Dams and more: Peace projects in Africa

Doaa El-Bey , Thursday 26 Aug 2021

Egypt’s involvement in the construction of a massive dam in Tanzania sets a benchmark for cooperation on the continent of Africa

Peace projects in Africa
The Julius Nyerere Hydropower Station and Dam

The Arab Contractors, working in cooperation with El-Sewedy Electric company, successfully installed the first turbine in the Julius Nyerere Hydropower Station and Dam project in Tanzania last week.

The $2.9 billion project, a partnership between Tanzania’s Electric Supply Company and the two Egyptian companies, is an example, says former deputy foreign minister Mohamed Hegazi,of the benefits that can accrue when Egypt offers its expertise to other African nations, especially in the field of water resources. The dividends, says Hegazi, include enhanced security, and he sees “no reason why the Blue Nile states cannot follow the same integrational approach provided the political will is there”.

A total of nine turbines, with each a capacity of 2,115 megawatts will be installed. When complete, the dam is expected to have a storage capacity of 34 billion cubic meters (bcm), covering an area of 1,200 km2.

Egypt and Tanzania have a history of strong ties since diplomatic relations began in 1964, following the formation of the United Republic of Tanzania. President Abdel-Fattah Al-Sisi’s visit to Tanzania in August 2017 gave a major boost to bilateral ties, and in January 2018 Egypt and Tanzania signed the contract to construct the Julius Nyerere Hydropower Station and Dam on the Rufiji River. Construction work began in mid-2019 and is scheduled for completion next year.

The continuing work on the Tanzanian dam, in an atmosphere of cooperation, is in stark contrast to the failure of negotiations over the Grand Ethiopian Renaissance Dam (GERD). While Cairo and Khartoum continue to push for a diplomatic solution to the latter, embedded in a legally binding agreement, Addis Ababa is determined to drag its feet.

“Cooperation over the Julius Nyerere Dam shows once and for all that Egypt is in favour of building developmental projects in African states as long as measures are taken to ensure the interests of all involved parties are preserved,” said a diplomat who preferred to remain anonymous.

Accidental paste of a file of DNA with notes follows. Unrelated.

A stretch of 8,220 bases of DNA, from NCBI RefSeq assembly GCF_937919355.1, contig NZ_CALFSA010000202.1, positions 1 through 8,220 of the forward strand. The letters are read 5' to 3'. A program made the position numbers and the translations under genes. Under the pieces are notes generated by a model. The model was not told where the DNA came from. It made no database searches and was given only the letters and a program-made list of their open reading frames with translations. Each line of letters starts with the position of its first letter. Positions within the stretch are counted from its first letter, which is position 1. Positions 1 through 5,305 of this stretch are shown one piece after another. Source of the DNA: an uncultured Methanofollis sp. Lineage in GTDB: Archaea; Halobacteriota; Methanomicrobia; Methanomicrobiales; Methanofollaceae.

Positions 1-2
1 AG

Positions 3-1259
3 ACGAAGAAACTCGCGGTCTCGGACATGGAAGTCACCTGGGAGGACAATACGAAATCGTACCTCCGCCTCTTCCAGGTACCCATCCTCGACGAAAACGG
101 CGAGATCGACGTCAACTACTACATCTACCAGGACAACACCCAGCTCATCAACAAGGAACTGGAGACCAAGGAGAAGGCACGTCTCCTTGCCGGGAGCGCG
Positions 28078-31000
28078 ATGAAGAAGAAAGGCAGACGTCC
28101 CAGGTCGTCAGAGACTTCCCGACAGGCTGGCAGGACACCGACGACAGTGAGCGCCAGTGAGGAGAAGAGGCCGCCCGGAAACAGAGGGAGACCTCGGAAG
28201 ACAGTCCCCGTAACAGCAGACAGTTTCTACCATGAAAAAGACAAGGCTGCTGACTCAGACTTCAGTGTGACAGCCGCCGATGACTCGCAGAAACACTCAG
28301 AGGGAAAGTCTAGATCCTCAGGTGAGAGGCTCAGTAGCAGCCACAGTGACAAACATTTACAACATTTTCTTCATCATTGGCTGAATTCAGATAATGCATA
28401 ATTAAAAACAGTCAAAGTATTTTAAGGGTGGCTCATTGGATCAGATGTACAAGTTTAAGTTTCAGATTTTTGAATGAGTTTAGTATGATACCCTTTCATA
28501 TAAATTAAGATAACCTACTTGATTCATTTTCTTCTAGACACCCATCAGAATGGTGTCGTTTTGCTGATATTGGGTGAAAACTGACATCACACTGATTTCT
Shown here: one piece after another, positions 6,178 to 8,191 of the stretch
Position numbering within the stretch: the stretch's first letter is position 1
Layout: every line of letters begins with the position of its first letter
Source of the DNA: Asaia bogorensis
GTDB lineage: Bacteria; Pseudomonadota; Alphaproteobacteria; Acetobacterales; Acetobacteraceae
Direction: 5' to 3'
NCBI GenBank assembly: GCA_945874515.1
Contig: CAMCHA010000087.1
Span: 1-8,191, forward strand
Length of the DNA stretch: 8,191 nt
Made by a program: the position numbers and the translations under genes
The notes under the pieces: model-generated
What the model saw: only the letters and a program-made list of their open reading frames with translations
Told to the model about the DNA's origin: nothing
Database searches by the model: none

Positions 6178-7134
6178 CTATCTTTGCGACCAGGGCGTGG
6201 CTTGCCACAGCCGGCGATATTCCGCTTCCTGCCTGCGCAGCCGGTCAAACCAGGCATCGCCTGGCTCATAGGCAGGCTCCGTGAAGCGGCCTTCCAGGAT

So far, a decade of tripartite negotiations between Egypt, Sudan and Ethiopia have failed to reach agreement on the filling and operation of GERD. Visits by Algerian Foreign Minister Ramtane Lamamra to the three states in late July and early August resulted in Algeria being given the green light to play the role of mediator, a development welcomed by both Cairo and Khartoum. Addis Ababa, meanwhile, asked Algiers to play a role in “correcting” what it described as Arab League misperceptions about the GERD.

But “unless this, or any future, initiative comes with a clear timetable attached. it will probe another time waster,” warned the diplomat.

“The Tanzanian hydroelectric power station,” he added, “points an alternative pathway for countries in need of electricity who might otherwise import power from GERD’s surplus.”

When completed, GERD is intended to be the largest dam in Africa. It will have a storage capacity of 74bcm, cover an area of 1,874 km2, and is expected to produce 13,629 gigawatts of electricity annually.

Last month Ethiopia declared the second filling of the dam complete. It did not disclose the amount of water retained, though experts believe it could not have exceeded four bcm, far less than the target of 13.5 bcm previously announced by Ethiopian officials.

Abbas Sharaki, professor of geology and water resources at Cairo University, says that so far Addis Ababa has been unable to complete even the first phase of the GERD. Addis Ababa had initially announced that the dam would have two working turbines, producing 750 megawatts, 40 months after laying the foundation stone on April 2011, meaning August 2014.

The UN Security Council met in early July to discuss the ongoing dispute over the GERD between Ethiopia on the one hand, and Egypt and Sudan on the other. Tunisia submitted a draft resolution to council members which it hoped would be discussed during the session and later put to a vote. Ethiopia slammed the session as an “unhelpful distraction” to the African Union (AU)-led negotiating process and the Security Council, as had been expected, returned the ball back into the AU’s court.

The July meeting was the second time the Security Council has met to discuss GERD. During the first session, convened on 29 June, 2020, it advised the parties to return to AU-led negotiations. The talks, held under the auspices of the AU throughout last year, failed to secure an agreement on the dam’s filling and operations.

*A version of this article appears in print in the 26 August, 2021 edition of Al-Ahram Weekly

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